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Thought Leaders in Big Data: Omer Artun, CEO of AgilOne (Part 2)

Posted on Thursday, Nov 29th 2012

Sramana Mitra: What kind of customers were you working with before you raised the money? You mentioned that you built your business in a bootstrap mode, and then demand for your company or products went up. That is when you decided to move to Silicon Valley. Tell me a bit about what happened in the pre-funding incarnation of the company. Who were the early adapters of this kind of technology?

Omer Artun: The commonality between all of our customers is that they are all in a high-volume marketing and sales environment. This means there are millions of transactions, thousands of products, and billions of clicks. Companies like Sports Authority, Shazam, and Ideeli, are the type of companies we are working with.

SM: So B2B retail is mostly your segment?

OA: I wouldn’t call it retail. Any time you have a direct transaction with a customer, whether it is B2C or B2B, we can help you. Would you call Shazam a retailer? No. We have a large PC manufacturer, [the name of] which we can’t disclose, as a customer. We are helping with their B2B efforts. It is not a retailer; it is a manufacturer that sells directly. Any time you have a lot of customers and a lot of interactions with those customers, that is where we come in. Let’s take a seller of X-ray equipment, for example. Let’s say they sell 500 [pieces of equipment] to 5,000 hospitals. That is not our core focus.

SM: So, your customers need to have lots of customers, whether it is B2B or B2C?

OA: That is right. We believe that when you have lots of customers and those customers mean having lots of interactions, mathematics and machine learning are really needed. This way you can cut through the noise and understand information within this large data set. This doesn’t mean you will get to know detailed, one-on-one information, though. As an example, if you have 15 bills at any given time, you can know all those 15 bills in detail. But if you have millions of visitors to a website, you can’t know all those customers or what they are looking for. In that case you need a more automated system which will help you distill this information.

SM: Let’s talk about specifics. We have seen applications for machine learning like collaborative filtering algorithms in Amazon and other companies that do online recommendations. I assume you are doing something more sophisticated than that. My own background involves IT, too, so I would love to hear a little bit more about what you are doing on an algorithmic level, without disclosing your “sweet sauce,” of course.

OA: Collaborative filtering is definitely one of the tricks in our bag, and we utilize it. But we also have other algorithms, for example, clustering, which we use to create mixtures of expert-type models; whether it is collaborative filtering or propensity modeling. We use clustering a lot, and we use it in different contexts to solve different problems. If you are selling shoes as a retailer, for example, you might say: “Every person buys 5, 10 or 20 different pairs of shoes. But if I look across, can I categorize these people, in a self-learning way, into different groups that behave similarly?” Then you might encounter categories such as businesswomen buying business shoes and also sneakers for their kids. Then you can have athletes buying athletic shoes most of the time, but also buying other shoes. You can start grouping people together based on their product behavior. Our system does that automatically. It doesn’t mean that the businesswoman never buys sneakers; it just means that her general interests are business shoes and shoes for kids. We create those groups. When the marketer then sends an email, instead of sending out one email with merchandise for everybody, they can start contextualizing the email or the website for a specific person. Now you are not sending 100% one-on-one emails anymore, but you get to a point where you are relevant to the audience.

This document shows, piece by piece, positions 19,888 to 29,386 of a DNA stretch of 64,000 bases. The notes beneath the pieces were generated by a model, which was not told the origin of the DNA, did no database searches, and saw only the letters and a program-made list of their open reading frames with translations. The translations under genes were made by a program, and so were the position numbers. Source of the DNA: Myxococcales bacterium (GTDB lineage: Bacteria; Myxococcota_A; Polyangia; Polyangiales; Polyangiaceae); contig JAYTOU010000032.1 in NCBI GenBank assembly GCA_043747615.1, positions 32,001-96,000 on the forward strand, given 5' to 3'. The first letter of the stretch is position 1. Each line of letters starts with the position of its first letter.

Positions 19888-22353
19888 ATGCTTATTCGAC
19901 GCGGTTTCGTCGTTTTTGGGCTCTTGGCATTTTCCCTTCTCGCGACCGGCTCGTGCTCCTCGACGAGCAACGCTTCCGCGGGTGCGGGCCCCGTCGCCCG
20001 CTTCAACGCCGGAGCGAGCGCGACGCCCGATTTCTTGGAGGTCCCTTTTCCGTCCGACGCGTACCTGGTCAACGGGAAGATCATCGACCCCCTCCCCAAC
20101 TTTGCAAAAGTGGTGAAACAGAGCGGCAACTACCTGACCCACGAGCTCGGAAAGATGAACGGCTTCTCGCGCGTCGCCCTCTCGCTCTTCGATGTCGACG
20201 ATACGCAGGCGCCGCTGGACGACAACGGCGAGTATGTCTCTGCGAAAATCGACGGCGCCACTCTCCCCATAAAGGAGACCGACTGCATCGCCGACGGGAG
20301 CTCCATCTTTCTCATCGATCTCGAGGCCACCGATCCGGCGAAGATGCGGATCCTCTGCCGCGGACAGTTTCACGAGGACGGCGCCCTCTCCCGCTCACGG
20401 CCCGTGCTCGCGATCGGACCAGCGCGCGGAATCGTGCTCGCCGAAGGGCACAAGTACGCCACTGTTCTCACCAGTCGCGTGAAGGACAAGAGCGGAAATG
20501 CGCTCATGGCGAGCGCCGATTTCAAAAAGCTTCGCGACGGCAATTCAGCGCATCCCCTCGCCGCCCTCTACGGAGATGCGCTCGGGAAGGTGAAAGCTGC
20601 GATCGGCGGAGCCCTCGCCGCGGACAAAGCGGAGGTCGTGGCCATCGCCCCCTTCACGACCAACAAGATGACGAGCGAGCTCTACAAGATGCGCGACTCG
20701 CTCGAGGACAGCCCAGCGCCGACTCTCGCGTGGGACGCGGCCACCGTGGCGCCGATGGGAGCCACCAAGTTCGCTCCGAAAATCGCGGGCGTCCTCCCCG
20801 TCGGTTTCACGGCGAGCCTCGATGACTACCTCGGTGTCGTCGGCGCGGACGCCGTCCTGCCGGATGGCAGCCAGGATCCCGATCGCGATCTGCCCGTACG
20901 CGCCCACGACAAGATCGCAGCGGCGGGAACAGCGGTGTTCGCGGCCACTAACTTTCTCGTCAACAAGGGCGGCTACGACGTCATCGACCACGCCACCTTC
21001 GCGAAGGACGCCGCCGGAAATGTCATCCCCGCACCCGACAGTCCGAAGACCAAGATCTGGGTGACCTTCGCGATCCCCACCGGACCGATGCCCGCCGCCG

SM: Personalized recommendations for customers.

OA: That is right. Think of it like in the collaborative filtering example. If I go to Amazon looking for audio amplifiers, everybody would get the same type of audio amplifier when accessing the same audio amplifier category page. Underneath that I see product recommendations specifically made for me. If my knowledge of audio amplifiers is basic, I should see basic information in that section. But if I am a very advanced user of audio amplifiers, which Amazon can gather from my previous transactions and clicks, then the page I am looking at should be merchandized with high-end audio equipment. This is going beyond collaborative filtering. This goes toward being more relevant and targeted. It is all about cutting through the noise. The one thing that is true for the past 10 years is that the [number of] messages consumers receive has more than quadrupled. How do you cut through that noise; how do you become more relevant? That is what we are doing. There are other algorithms we use for predicting the propensity, the lifetime value or the spending potential of a customer. If we get down to the algorithmic level, there are several methods we use; anything from the pre-processing side, anything from a nonlinear principal component analysis (PCA) type model to single evaluation composition. On the declassification side we use logistic regression, neural networks, and internal-based methods.

This segment is part 2 in the series : Thought Leaders in Big Data: Omer Artun, CEO of AgilOne
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